I have read almost every single post in this forum, but have yet to find any information that would assist me in designing and coding an excellent GUI that is aesthetically appealing. In other words, I'm not referring to utilizing patterns in GUI design, such as MVC, but rather to utilizing insets, padding, metal themes, etc. in designing an elegant GUI that follows all HCI conventions. I've looked at the Java L&F guidelines, and many other guides on the internet but have not found what I'm looking for. Basically, I want to design and code a GUI that is as good as the ones used in JBuilder5 or Together ControlCenter 5.x. Does anybody know how I can accomplish this?
My guess is that a huge amount of work went into the Together and JBuilder GUI. I would further guess that a not-insignificant amount of custom coding went into those GUIs, and finally that the people coding them were top notch, elite Swing developers. I think achieving that degree of quality would be ambitious for a production system and would require everything from great programming to graphic design. For the developer certification, don't even go there!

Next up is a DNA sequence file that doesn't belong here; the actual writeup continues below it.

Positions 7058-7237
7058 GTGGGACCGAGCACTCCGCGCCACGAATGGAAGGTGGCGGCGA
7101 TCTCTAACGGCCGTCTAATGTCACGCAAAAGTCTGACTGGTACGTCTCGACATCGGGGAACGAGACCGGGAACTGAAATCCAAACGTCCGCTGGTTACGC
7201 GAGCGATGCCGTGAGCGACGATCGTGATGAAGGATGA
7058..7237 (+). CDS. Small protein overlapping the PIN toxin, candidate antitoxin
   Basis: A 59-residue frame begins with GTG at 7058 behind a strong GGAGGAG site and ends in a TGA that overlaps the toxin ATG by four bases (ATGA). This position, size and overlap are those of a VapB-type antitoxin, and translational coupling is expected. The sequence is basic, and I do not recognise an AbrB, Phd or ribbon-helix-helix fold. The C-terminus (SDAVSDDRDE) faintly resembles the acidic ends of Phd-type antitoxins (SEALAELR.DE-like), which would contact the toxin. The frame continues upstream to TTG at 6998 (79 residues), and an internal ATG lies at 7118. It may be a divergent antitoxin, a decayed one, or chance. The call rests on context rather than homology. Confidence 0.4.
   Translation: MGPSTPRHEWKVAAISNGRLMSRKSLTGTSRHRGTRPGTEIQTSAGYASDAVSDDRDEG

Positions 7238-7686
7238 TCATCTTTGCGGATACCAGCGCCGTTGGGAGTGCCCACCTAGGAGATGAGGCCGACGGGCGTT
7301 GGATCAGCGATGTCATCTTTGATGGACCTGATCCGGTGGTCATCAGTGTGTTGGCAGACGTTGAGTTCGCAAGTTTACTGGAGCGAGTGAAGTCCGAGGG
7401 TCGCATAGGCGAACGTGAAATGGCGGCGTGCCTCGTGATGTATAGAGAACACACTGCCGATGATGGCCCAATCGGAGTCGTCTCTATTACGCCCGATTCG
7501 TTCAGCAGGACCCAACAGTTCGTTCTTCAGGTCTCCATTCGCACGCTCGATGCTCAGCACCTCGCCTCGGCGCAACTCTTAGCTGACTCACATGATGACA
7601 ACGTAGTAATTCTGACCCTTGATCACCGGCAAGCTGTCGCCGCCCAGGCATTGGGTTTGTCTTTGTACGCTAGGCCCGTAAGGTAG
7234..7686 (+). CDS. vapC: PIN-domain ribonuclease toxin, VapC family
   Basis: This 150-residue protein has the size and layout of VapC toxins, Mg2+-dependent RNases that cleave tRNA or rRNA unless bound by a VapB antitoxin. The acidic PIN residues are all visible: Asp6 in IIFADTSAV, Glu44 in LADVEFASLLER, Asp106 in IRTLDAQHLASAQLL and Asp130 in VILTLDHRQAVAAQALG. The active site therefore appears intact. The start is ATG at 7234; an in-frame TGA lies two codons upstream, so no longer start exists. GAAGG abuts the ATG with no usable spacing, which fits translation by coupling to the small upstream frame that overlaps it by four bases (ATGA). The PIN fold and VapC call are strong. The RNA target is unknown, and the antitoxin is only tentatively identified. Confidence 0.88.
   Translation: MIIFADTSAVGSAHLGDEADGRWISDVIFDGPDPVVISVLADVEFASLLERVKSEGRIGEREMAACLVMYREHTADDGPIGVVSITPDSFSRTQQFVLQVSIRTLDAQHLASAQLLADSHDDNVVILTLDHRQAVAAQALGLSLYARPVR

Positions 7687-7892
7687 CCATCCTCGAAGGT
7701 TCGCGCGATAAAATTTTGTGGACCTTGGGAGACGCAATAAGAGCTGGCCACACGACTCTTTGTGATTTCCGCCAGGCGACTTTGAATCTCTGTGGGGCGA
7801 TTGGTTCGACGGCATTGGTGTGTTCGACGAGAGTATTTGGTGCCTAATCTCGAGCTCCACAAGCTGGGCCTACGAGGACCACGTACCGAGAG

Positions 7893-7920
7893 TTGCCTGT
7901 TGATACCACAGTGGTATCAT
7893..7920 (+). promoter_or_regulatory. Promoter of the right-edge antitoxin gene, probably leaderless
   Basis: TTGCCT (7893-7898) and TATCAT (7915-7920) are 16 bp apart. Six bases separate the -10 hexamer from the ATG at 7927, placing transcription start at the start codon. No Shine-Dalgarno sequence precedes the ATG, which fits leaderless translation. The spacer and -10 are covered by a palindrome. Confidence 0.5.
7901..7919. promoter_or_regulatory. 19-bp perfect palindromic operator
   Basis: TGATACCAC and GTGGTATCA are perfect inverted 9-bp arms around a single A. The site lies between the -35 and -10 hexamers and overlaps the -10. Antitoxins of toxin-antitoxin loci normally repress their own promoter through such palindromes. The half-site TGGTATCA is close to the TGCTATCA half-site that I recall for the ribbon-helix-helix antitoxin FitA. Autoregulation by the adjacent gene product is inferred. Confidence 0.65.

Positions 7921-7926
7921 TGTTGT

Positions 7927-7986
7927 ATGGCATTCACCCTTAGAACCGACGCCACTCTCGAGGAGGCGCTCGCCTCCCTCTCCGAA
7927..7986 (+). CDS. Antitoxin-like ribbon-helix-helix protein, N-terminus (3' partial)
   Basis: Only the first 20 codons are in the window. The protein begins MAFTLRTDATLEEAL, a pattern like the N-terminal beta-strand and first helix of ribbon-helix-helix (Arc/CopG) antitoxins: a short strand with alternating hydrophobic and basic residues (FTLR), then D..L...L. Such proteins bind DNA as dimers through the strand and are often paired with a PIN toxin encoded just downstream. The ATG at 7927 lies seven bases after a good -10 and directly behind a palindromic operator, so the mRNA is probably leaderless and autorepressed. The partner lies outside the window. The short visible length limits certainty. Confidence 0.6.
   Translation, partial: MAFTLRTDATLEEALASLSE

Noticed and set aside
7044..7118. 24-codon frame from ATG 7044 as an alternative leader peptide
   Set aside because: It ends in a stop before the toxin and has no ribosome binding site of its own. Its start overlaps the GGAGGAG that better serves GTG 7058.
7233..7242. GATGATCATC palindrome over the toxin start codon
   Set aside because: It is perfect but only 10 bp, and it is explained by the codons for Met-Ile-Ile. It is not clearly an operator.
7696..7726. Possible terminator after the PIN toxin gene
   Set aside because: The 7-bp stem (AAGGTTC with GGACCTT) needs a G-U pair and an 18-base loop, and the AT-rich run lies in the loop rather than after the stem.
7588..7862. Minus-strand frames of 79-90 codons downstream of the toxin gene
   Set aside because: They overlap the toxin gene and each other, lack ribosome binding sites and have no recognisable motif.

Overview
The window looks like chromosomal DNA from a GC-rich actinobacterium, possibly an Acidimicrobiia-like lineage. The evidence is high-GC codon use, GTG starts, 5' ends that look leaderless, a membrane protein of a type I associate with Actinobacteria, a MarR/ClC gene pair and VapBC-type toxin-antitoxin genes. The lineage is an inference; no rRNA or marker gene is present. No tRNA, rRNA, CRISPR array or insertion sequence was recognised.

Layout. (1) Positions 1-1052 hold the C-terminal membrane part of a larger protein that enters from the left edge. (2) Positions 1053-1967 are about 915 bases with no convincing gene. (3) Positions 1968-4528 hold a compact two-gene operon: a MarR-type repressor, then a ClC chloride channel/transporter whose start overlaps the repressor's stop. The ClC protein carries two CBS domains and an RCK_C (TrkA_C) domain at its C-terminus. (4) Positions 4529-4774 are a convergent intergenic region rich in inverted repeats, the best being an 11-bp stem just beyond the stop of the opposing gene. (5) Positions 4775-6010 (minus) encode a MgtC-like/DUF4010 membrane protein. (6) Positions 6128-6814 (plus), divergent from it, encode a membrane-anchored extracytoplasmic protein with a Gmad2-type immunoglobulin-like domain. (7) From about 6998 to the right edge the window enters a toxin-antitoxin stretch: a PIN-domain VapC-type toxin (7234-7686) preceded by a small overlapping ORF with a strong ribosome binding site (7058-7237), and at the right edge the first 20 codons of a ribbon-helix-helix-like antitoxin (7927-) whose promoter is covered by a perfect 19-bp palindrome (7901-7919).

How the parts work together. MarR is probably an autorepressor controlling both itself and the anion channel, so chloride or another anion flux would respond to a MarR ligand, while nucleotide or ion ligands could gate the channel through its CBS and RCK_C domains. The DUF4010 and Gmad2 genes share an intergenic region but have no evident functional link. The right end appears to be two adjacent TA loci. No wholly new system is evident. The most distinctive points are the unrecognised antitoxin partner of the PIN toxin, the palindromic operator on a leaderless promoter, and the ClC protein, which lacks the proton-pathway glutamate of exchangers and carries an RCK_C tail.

posted 18 years ago
This endeavor is not merely intended for this project; in fact, it's not intended solely for this project at all. I want to be able to reuse the existing code base to build other applications that I'll need for other projects in my programming career. I doubt any of these elite Swing developers would volunteer any information, given the present-day business environments, but if any of you have ideas as to how I could implement some of the features of these GUIs, I would appreciate it.
posted 18 years ago
I took a look at the JBuilder GUI just now. It has some tabbed views, tree controls, scrollpanes, and some toolbars with graphical icons. All these things are supported within the standard Swing set of widgets... So maybe I good exercise would be to try to reproduce the main screen of JBuilder (without any functionality). As for the text editor, that's a very advanced control to write. Swing does have a basic HTML viewer/editor built in, but that's about it. One piece of advice: I would separate your goals for developer certification from your other goals to start putting together a professional-caliber development framework. I think adding too much sophistication to the developer assignment would obscure the point of the assignment, which is that you understand basic programming fundamentals. Vlad
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